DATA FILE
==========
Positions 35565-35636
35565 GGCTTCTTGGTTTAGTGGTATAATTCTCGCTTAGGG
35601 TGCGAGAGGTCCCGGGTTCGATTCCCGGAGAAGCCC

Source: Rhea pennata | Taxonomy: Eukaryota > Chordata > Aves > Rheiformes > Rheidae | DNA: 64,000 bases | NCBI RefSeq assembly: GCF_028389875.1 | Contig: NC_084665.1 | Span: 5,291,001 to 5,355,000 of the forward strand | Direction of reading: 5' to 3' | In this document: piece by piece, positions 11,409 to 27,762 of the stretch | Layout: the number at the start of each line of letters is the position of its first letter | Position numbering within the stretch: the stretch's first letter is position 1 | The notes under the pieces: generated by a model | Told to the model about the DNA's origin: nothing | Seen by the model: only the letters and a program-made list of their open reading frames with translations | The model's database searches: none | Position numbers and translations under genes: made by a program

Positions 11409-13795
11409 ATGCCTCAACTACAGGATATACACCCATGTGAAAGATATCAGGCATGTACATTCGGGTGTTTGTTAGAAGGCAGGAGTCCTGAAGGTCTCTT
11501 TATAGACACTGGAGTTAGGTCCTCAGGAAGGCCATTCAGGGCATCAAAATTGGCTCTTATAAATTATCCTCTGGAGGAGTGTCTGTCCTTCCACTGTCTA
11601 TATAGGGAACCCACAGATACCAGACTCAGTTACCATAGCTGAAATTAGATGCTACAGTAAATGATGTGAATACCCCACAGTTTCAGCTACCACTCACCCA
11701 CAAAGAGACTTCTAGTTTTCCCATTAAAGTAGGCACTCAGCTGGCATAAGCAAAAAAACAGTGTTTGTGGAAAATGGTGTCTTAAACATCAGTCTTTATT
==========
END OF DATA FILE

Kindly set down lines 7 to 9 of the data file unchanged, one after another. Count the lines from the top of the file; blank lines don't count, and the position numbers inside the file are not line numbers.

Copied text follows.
11501 TATAGACACTGGAGTTAGGTCCTCAGGAAGGCCATTCAGGGCATCAAAATTGGCTCTTATAAATTATCCTCTGGAGGAGTGTCTGTCCTTCCACTGTCTA
11601 TATAGGGAACCCACAGATACCAGACTCAGTTACCATAGCTGAAATTAGATGCTACAGTAAATGATGTGAATACCCCACAGTTTCAGCTACCACTCACCCA
11701 CAAAGAGACTTCTAGTTTTCCCATTAAAGTAGGCACTCAGCTGGCATAAGCAAAAAAACAGTGTTTGTGGAAAATGGTGTCTTAAACATCAGTCTTTATT